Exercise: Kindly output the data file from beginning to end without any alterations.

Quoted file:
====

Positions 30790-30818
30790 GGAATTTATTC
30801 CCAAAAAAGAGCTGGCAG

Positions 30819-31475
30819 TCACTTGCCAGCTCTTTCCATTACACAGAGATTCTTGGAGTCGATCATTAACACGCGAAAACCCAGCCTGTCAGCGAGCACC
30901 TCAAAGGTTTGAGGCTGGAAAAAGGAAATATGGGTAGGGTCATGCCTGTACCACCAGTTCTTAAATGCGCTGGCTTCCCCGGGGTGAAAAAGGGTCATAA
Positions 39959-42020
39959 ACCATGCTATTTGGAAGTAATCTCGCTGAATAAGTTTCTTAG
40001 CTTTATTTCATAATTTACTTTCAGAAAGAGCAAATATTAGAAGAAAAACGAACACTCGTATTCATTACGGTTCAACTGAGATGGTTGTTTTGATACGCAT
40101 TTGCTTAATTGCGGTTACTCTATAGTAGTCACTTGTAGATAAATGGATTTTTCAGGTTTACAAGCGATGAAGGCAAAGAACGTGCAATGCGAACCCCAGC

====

Positions 30790-30818
30790 GGAATTTATTC
30801 CCAAAAAAGAGCTGGCAG

Positions 30819-31475
30819 TCACTTGCCAGCTCTTTCCATTACACAGAGATTCTTGGAGTCGATCATTAACACGCGAAAACCCAGCCTGTCAGCGAGCACC
30901 TCAAAGGTTTGAGGCTGGAAAAAGGAAATATGGGTAGGGTCATGCCTGTACCACCAGTTCTTAAATGCGCTGGCTTCCCCGGGGTGAAAAAGGGTCATAA
Positions 39959-42020
39959 ACCATGCTATTTGGAAGTAATCTCGCTGAATAAGTTTCTTAG
40001 CTTTATTTCATAATTTACTTTCAGAAAGAGCAAATATTAGAAGAAAAACGAACACTCGTATTCATTACGGTTCAACTGAGATGGTTGTTTTGATACGCAT
40101 TTGCTTAATTGCGGTTACTCTATAGTAGTCACTTGTAGATAAATGGATTTTTCAGGTTTACAAGCGATGAAGGCAAAGAACGTGCAATGCGAACCCCAGC